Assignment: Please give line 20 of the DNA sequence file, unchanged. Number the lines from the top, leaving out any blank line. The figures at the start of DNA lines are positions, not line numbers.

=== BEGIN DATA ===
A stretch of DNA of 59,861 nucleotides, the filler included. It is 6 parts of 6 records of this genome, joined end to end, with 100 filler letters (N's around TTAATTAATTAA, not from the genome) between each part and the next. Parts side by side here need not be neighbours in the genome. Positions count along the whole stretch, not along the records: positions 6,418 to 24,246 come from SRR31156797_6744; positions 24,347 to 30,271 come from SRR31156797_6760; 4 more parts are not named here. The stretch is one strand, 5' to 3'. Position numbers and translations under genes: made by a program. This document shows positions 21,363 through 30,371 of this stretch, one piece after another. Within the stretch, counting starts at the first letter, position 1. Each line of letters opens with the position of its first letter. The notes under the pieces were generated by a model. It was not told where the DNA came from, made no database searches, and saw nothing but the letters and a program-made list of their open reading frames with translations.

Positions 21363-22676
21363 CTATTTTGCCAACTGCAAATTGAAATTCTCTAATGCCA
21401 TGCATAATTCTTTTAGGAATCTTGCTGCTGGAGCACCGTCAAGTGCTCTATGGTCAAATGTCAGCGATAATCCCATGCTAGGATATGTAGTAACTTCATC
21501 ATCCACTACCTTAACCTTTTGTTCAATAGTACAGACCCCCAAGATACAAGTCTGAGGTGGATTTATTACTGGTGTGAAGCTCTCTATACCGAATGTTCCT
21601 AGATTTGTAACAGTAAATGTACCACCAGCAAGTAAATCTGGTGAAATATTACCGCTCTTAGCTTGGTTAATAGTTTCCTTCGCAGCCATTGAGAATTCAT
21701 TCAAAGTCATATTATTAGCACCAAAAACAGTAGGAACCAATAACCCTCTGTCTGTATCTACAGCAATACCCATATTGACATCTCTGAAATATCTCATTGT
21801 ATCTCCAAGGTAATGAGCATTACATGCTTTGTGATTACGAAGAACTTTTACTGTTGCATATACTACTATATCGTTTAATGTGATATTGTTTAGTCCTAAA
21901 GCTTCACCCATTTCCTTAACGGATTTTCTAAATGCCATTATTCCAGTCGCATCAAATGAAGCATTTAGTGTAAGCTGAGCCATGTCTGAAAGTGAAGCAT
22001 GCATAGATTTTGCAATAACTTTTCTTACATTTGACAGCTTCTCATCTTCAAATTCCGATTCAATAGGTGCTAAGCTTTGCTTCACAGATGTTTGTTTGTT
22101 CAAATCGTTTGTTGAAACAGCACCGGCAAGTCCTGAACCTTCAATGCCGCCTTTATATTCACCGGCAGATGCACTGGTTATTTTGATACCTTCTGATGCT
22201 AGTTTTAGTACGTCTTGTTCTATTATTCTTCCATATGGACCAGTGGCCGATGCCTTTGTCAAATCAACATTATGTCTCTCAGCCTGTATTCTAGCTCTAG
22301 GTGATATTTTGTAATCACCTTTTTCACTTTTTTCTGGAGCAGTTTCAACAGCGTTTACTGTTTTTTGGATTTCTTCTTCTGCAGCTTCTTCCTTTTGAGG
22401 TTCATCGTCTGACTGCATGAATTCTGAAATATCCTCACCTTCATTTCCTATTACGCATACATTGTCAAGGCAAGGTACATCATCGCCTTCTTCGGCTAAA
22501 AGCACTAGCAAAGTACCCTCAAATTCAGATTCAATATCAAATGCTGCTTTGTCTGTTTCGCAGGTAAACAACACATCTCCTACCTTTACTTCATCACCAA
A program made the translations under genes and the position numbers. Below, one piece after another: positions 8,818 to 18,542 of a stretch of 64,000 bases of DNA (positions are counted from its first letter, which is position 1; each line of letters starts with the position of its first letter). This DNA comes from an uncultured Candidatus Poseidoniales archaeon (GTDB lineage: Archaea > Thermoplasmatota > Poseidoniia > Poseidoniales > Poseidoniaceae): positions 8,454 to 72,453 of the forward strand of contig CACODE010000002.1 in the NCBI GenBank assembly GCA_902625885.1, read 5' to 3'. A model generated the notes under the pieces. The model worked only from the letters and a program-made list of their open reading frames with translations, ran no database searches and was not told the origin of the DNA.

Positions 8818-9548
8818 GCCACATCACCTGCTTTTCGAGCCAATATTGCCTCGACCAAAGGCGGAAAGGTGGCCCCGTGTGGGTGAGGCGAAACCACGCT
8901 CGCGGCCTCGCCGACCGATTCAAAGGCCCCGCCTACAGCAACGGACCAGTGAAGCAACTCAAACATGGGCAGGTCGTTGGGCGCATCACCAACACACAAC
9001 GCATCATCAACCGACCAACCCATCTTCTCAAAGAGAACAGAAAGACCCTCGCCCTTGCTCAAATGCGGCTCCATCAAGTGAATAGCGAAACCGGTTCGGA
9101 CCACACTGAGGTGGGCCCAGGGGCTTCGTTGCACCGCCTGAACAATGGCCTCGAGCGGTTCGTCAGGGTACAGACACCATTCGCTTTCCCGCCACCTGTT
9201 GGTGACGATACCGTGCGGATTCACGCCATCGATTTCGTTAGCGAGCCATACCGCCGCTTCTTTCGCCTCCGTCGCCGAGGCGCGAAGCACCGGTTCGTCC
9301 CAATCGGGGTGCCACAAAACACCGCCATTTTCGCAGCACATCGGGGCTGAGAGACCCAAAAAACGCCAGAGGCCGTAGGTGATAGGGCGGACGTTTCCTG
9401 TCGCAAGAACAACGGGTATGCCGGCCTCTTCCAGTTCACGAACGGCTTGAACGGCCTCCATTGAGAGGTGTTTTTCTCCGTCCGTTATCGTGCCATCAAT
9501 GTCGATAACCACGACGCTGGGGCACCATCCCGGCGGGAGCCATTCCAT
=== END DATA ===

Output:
9001 GCATCATCAACCGACCAACCCATCTTCTCAAAGAGAACAGAAAGACCCTCGCCCTTGCTCAAATGCGGCTCCATCAAGTGAATAGCGAAACCGGTTCGGA